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After the resurrection, Jesus’ followers had a lot of things to figure out. One of the biggest questions they had to answer – was what it meant to be a follower of Jesus. What were the criteria? What did you have to do? Who did you have to be?
All of Jesus’ disciples were Jewish. They grew up believing that to be the people of God was a special thing. And it was defined by blood. And family. And ethnicity. And ritual. The people of Israel – the faithful – God’s chosen people – Were a tribe – that shared a way of life – not only a system of belief and religious practice. They followed very strict rules. They lived in very particular ways – and within the confines of specific cultural boundaries. They lived together by carefully following the law – a set of rules – that dictated everything – from what they ate – to how they washed – to who they were allowed to be with – to touch – to eat with. And before we turn to this story in Acts – we have to try to put ourselves in that place – a very particular kind of life and mindset. Where everyone knows the rules. Everyone knows who counts and who doesn’t. Who’s in and who’s out.
But there was something fundamentally different about the Jesus movement. And we see it in this story in Acts.
An angel sends Philip out to the middle of nowhere. And he comes across an Ethiopian eunuch. Someone from a totally different part of the world. Who’s skin color is different. Who’s way of life is different. Who is part of a different nation – a different group of people. Someone who follows none of the Jewish laws. Not in his family life. Not in the way he eats – or washes – or lives – not in any way. This eunuch is likely different than anyone Philip has ever met before. And he certainly is not part of what Philip would think of as “God’s chosen people.”
And yet – an angel tells Philip where to go. And the eunuch wants to be baptized. He hears the good news that Philip shares. And it means something to him. So much – that he wants to take it on – In that very moment – To die with Christ in the waters of baptism. And to be born again.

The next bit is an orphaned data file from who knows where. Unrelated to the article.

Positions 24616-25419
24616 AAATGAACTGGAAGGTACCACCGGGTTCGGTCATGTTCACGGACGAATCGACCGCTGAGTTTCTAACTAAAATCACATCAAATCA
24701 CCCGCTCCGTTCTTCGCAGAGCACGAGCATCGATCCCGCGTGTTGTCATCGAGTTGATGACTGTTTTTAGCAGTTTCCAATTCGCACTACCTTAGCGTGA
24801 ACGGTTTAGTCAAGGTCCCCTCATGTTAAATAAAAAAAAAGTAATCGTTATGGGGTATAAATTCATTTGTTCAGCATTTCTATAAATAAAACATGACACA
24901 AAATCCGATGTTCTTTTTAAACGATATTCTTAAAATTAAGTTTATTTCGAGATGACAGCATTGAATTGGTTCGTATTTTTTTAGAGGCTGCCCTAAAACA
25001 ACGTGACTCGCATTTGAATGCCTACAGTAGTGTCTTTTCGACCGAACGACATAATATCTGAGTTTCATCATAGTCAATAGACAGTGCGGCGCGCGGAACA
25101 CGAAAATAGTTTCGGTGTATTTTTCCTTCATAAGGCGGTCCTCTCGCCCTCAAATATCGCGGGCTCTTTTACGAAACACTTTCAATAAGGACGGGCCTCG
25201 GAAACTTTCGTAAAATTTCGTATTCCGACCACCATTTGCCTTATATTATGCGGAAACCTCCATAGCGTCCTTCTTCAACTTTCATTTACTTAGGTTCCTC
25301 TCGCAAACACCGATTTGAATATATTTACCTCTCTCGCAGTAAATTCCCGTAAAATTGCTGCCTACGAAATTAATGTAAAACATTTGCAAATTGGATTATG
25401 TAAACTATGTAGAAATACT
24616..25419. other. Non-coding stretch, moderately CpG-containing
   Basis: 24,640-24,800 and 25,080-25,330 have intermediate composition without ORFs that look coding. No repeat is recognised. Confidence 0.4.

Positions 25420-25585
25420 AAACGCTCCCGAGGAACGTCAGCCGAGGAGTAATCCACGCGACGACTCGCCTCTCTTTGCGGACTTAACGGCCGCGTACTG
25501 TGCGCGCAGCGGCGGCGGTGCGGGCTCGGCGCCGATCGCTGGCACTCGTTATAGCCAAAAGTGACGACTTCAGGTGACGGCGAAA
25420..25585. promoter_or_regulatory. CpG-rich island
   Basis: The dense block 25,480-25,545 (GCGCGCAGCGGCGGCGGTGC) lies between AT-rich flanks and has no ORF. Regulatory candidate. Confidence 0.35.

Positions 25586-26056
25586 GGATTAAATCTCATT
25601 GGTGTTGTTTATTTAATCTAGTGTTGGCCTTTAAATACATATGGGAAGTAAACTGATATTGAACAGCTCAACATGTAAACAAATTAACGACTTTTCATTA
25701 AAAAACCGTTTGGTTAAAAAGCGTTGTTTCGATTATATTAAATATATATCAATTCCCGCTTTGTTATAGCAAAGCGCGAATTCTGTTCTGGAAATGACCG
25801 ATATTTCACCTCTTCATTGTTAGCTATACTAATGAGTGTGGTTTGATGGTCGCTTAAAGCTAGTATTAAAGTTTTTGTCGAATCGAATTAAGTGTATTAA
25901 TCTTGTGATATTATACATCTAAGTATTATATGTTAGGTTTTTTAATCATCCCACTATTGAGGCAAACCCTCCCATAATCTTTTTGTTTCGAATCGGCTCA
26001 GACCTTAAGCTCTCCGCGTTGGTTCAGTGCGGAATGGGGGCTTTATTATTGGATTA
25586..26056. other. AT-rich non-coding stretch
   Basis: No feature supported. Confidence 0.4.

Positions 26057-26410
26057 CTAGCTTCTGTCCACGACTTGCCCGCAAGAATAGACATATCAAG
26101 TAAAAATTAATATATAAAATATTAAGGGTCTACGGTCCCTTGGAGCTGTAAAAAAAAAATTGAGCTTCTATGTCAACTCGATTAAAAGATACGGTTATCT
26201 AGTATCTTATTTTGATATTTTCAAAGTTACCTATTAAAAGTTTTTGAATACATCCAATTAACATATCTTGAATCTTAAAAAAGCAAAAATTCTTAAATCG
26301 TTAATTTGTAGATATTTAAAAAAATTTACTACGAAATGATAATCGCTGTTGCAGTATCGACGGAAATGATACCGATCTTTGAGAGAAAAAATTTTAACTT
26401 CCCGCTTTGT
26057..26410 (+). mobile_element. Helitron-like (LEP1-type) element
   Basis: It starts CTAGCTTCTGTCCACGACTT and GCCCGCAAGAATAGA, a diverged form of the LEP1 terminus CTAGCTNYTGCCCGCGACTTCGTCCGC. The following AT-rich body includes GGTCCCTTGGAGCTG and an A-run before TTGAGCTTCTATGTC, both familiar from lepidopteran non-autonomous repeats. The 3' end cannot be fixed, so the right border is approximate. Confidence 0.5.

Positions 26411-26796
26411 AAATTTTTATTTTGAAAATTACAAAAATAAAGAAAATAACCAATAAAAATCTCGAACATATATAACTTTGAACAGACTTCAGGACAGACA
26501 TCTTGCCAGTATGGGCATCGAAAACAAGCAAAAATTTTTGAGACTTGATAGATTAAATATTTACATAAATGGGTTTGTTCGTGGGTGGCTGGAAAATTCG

This is one of the first moments when the early church changed. When it was clear that the Jesus movement – the good news of Jesus – Was really for everyone. The disciples go out – as Jesus tells them to in the great commission – And welcomes everyone.
No matter how different. No barrier is too great. This eunuch was in many ways Philip’s opposite – And yet God sends Philip directly to him. God constantly calls us out – out into the city – Out onto the wilderness roads – Outside of these walls – to find even those who are our opposites –The Gospel always calls us out – to find, to welcome, to include everyone. Everyone.
No boundaries. No limits. No one left outside. Everyone. This inclusion of the eunuch would have been absolutely mind-blowing for Philip’s contemporaries. Most people wouldn’t have believed it was possible. But with God…all things are possible. Even the kind of social – and systemic change – that was necessary for the early church – as it struggled – as it stretched – As it learned to welcome and care for all people.
That kind of cultural change is hard – and we can see – throughout the book of Acts – that it didn’t happen over night. Justice – and equality – are hard-earned gifts. But they are what God wants for us – what God intends for us.
I spent a good bit of time this week on the phone with friends and colleagues of mine in Baltimore. Clergy, mostly – who have been part of the rallies. Who have protested – peacefully – crying out for justice – and for equality. For due process. And for peace. I have been asked to tell you that not everything you see on TV is true. There were many peaceful protests.